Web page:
But “The Shack” is smart in advertising its recent alliance with T-Mobile to sell the MyTouch. Although overall cell phone sales are at a decline, smartphone sales are increasing. In Q1 2009, smartphone sales were up 12.7% compared to Q1 2008. In the overall cell phone market, sales were down 9.4%.
Therefore, it appears RadioShack is finally able to come up a smart marketing strategy. By targeting consumer demand, they are able to capitalize on consumer’s buying patterns. Although overall consumer spending is lower, RadioShack is reaching out to the sector that seems to be performing well.
This type of advertising model shows us that even in a recession, there are still opportunities out there. Hopefully this time, RadioShack is successful in their marketing campaigns. Let’s see how they position themselves to market the MyTouch while facing competition from the industry powerhouse iPhone.
Hopefully, RadioShack does not run into another set of bad luck. In addition, based on my past work experience at the company, they need to do a lot more than just rebrand. They need to do a lot of work to fix the inefficiencies and lack of corporate communication to the store level. They’ve created a great advertising campaign, but they are going to have to do a lot more if they want to win customers and keep retention rates high.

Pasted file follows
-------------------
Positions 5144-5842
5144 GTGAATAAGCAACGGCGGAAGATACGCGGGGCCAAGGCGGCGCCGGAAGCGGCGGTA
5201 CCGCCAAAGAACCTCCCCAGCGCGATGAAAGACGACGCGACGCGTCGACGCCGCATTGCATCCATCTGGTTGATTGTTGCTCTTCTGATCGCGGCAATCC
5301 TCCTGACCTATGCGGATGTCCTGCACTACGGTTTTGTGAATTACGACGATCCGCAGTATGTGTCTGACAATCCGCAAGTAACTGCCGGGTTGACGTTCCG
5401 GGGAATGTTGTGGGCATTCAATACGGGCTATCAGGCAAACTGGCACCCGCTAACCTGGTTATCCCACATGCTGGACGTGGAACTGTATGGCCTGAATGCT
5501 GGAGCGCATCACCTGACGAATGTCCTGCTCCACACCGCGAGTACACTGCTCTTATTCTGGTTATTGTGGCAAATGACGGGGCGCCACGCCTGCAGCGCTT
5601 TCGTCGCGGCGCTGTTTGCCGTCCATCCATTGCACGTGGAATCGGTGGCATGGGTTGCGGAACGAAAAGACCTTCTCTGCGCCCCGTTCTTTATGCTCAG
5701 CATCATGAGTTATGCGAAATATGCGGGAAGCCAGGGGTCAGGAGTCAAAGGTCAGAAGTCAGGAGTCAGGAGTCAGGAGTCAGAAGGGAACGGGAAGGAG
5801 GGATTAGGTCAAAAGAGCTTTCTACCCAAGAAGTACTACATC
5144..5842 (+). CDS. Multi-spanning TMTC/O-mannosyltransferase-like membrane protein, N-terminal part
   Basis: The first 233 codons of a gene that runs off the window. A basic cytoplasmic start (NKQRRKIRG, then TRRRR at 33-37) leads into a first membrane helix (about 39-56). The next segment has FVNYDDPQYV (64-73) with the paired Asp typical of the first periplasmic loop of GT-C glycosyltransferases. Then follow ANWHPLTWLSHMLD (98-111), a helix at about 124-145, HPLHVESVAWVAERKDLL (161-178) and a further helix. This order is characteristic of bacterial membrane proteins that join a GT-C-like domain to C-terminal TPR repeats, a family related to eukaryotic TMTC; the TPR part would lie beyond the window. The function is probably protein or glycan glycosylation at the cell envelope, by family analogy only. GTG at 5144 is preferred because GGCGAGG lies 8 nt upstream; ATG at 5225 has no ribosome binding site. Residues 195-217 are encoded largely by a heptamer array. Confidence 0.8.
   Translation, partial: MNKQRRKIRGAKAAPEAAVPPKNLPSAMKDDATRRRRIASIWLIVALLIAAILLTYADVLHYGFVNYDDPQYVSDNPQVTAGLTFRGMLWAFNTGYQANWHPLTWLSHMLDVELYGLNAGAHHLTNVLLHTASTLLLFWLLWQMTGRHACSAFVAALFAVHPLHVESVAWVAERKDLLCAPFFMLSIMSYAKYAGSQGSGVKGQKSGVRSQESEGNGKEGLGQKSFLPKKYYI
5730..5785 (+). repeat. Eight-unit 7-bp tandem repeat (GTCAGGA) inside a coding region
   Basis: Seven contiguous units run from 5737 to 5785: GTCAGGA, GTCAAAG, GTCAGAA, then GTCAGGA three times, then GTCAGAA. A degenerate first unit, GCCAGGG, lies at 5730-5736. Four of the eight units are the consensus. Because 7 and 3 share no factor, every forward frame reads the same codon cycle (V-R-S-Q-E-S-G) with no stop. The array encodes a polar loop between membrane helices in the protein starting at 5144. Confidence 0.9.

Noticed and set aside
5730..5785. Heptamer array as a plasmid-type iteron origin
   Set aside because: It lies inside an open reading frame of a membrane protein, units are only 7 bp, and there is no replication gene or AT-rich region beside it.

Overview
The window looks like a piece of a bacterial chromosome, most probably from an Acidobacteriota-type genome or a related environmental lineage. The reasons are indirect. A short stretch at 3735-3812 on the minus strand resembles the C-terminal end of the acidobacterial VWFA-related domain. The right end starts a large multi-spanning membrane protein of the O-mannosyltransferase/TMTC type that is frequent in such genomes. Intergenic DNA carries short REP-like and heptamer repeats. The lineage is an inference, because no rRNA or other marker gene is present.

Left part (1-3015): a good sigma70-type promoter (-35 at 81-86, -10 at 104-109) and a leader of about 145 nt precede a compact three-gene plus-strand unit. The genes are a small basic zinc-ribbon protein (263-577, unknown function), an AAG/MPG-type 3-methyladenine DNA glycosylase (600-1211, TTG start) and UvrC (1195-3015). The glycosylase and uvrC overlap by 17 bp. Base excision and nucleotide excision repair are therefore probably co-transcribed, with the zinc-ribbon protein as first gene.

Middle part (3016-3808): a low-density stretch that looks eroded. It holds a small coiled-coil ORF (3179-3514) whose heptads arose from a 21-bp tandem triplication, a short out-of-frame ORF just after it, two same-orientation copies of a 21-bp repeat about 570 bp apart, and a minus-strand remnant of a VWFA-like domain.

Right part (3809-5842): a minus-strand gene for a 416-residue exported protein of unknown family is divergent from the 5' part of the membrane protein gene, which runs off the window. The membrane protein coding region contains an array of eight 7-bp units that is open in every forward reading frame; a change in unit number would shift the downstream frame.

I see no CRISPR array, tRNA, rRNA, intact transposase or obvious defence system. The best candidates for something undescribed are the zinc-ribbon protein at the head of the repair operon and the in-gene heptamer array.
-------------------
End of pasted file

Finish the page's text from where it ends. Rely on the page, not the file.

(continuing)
One of the biggest problems I’ve noticed with the store is the lack of consistency and loyalty to products. If you notice, most people don’t go into RadioShack to buy TVs. Yet RadioShack has a few televisions on display for sale. If they are going to sell TVs, they should do it right, otherwise no one is going to buy them period. Rather than selling archaic models at jacked up prices, RadioShack should stay with the trend of flat screen televisions and increase their selection and inventory. Or don’t sell them at all.